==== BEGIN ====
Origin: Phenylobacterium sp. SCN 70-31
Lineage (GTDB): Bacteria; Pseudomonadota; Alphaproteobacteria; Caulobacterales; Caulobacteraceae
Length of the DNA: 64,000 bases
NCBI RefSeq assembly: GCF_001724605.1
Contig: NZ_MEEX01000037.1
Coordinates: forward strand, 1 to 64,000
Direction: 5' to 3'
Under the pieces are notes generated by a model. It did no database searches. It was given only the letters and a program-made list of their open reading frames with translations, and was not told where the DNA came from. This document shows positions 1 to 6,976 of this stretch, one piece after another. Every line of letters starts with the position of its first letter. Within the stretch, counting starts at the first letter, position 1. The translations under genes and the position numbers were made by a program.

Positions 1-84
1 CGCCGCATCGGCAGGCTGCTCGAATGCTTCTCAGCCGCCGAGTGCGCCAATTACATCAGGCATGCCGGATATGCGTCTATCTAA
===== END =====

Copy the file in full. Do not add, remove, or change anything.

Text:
Origin: Phenylobacterium sp. SCN 70-31
Lineage (GTDB): Bacteria; Pseudomonadota; Alphaproteobacteria; Caulobacterales; Caulobacteraceae
Length of the DNA: 64,000 bases
NCBI RefSeq assembly: GCF_001724605.1
Contig: NZ_MEEX01000037.1
Coordinates: forward strand, 1 to 64,000
Direction: 5' to 3'
Under the pieces are notes generated by a model. It did no database searches. It was given only the letters and a program-made list of their open reading frames with translations, and was not told where the DNA came from. This document shows positions 1 to 6,976 of this stretch, one piece after another. Every line of letters starts with the position of its first letter. Within the stretch, counting starts at the first letter, position 1. The translations under genes and the position numbers were made by a program.

Positions 1-84
1 CGCCGCATCGGCAGGCTGCTCGAATGCTTCTCAGCCGCCGAGTGCGCCAATTACATCAGGCATGCCGGATATGCGTCTATCTAA